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Version: 0.8.0

@consumes basics

You can use @consumes decorator to consume messages from Kafka topics.

In this guide we will create a simple FastKafka app that will consume HelloWorld messages from hello_world topic.

Import FastKafka

To use the @consumes decorator, first we need to import the base FastKafka app to create our application.

from fastkafka import FastKafka

In this demo we will log the messages to the output so that we can inspect and verify that our app is consuming properly. For that we need to import the logger.

from fastkafka._components.logger import get_logger

logger = get_logger(__name__)

Define the structure of the messages

Next, you need to define the structure of the messages you want to consume from the topic using pydantic. For the guide we’ll stick to something basic, but you are free to define any complex message structure you wish in your project, just make sure it can be JSON encoded.

Let’s import BaseModel and Field from pydantic and create a simple HelloWorld class containing one string parameter msg

from pydantic import BaseModel, Field
class HelloWorld(BaseModel):
msg: str = Field(
...,
example="Hello",
description="Demo hello world message",
)

Create a base FastKafka app

Now we will create and define a base FastKafka app, replace the <url_of_your_kafka_bootstrap_server> and <port_of_your_kafka_bootstrap_server> with the actual values of your Kafka bootstrap server

kafka_brokers = {
"demo_broker": {
"url": "<url_of_your_kafka_bootstrap_server>",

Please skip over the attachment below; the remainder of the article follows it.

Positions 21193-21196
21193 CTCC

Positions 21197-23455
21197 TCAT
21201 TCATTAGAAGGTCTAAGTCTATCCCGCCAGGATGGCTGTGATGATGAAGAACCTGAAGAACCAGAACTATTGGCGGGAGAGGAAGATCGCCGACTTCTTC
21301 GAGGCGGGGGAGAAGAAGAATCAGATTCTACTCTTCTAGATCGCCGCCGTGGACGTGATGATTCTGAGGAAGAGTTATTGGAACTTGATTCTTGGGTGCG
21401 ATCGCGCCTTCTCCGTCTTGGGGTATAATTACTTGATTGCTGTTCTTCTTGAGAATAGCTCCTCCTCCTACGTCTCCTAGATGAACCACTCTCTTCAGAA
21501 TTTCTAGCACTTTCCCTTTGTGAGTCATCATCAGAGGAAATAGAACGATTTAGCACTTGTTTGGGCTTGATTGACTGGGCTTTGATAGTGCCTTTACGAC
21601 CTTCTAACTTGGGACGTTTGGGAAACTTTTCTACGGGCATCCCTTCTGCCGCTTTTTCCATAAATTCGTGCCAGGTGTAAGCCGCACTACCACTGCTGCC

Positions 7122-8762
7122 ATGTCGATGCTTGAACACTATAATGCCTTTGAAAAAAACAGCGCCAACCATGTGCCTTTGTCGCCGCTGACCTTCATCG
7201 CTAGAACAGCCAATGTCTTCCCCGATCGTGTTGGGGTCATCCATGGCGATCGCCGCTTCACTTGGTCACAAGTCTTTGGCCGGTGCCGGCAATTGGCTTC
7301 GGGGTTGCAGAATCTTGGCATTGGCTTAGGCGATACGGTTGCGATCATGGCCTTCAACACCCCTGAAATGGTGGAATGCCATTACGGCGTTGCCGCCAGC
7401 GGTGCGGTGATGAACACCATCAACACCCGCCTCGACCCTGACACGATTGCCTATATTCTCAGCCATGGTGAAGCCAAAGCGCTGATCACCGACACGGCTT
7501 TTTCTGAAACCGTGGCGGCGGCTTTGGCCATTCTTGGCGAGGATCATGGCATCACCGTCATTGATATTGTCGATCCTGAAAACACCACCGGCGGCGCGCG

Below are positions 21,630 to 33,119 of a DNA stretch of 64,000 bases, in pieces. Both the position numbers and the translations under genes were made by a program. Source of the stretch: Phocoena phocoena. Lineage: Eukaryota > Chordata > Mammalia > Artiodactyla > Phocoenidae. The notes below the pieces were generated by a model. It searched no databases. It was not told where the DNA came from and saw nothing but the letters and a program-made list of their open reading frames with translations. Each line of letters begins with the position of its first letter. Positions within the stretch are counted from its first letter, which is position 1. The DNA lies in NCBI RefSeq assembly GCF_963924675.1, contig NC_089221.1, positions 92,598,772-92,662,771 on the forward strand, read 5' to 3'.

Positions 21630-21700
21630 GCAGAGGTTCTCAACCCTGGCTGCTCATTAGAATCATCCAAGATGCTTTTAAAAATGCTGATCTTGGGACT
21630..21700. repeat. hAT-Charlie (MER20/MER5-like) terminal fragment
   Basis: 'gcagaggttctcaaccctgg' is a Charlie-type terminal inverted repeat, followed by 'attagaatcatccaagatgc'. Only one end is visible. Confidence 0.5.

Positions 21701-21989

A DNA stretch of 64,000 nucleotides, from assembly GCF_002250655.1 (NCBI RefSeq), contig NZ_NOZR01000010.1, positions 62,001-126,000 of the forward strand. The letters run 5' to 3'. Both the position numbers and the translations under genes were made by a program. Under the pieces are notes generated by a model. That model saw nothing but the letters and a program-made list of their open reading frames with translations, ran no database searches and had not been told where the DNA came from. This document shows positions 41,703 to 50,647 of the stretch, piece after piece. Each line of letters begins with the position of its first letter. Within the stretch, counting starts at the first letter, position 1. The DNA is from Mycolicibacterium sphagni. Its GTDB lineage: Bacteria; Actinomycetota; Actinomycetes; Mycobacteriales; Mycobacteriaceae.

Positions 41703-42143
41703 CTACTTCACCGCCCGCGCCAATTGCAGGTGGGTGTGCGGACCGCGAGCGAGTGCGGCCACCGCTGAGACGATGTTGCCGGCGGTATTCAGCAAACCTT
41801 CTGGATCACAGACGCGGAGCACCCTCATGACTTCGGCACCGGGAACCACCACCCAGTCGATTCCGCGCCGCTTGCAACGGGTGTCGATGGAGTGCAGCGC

"description": "local demo kafka broker",
"port": "<port_of_your_kafka_bootstrap_server>",
}
}

app = FastKafka(kafka_brokers=kafka_brokers)

Create a consumer function and decorate it with @consumes

Let’s create a consumer function that will consume HelloWorld messages from hello_world topic and log them.

@app.consumes()
async def on_hello_world(msg: HelloWorld):
logger.info(f"Got msg: {msg}")

The function decorated with the @consumes decorator will be called when a message is produced to Kafka.

The message will then be injected into the typed msg argument of the function and its type will be used to parse the message.

In this example case, when the message is sent into a hello_world topic, it will be parsed into a HelloWorld class and on_hello_world function will be called with the parsed class as msg argument value.

Final app

Your app code should look like this:

from fastkafka import FastKafka
from pydantic import BaseModel, Field
from fastkafka._components.logger import get_logger

logger = get_logger(__name__)